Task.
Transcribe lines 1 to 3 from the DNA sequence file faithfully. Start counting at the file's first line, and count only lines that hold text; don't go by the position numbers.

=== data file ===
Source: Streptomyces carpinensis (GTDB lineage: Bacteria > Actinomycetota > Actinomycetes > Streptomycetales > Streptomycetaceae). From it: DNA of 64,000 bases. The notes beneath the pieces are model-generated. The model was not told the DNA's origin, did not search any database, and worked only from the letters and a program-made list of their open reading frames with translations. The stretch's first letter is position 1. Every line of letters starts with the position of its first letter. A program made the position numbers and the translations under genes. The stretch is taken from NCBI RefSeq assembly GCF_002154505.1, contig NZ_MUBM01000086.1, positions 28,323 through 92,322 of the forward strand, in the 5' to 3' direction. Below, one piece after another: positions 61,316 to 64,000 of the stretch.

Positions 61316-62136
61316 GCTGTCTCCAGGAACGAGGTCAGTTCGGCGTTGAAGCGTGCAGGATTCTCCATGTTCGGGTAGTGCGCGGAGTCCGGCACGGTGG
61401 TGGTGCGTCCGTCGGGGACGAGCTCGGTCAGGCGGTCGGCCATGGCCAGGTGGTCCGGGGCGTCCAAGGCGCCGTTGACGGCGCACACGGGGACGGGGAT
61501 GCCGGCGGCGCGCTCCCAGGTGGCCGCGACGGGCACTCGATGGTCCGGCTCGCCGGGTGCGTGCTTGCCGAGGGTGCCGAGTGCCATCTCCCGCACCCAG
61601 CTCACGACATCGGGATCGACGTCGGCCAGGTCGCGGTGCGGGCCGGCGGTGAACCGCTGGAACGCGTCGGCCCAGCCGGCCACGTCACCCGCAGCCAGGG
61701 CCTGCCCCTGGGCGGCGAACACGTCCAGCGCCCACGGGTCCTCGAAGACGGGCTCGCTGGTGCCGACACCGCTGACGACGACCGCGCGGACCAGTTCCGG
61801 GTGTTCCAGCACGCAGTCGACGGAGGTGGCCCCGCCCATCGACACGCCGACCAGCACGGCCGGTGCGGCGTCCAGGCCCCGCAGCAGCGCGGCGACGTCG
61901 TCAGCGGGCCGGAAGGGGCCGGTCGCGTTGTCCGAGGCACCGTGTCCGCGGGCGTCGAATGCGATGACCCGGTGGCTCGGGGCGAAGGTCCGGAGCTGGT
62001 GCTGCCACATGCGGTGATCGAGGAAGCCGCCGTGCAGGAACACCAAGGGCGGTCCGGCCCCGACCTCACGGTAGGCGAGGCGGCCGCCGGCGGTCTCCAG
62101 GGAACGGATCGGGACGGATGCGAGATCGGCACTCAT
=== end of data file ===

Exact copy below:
Source: Streptomyces carpinensis (GTDB lineage: Bacteria > Actinomycetota > Actinomycetes > Streptomycetales > Streptomycetaceae). From it: DNA of 64,000 bases. The notes beneath the pieces are model-generated. The model was not told the DNA's origin, did not search any database, and worked only from the letters and a program-made list of their open reading frames with translations. The stretch's first letter is position 1. Every line of letters starts with the position of its first letter. A program made the position numbers and the translations under genes. The stretch is taken from NCBI RefSeq assembly GCF_002154505.1, contig NZ_MUBM01000086.1, positions 28,323 through 92,322 of the forward strand, in the 5' to 3' direction. Below, one piece after another: positions 61,316 to 64,000 of the stretch.

Positions 61316-62136
61316 GCTGTCTCCAGGAACGAGGTCAGTTCGGCGTTGAAGCGTGCAGGATTCTCCATGTTCGGGTAGTGCGCGGAGTCCGGCACGGTGG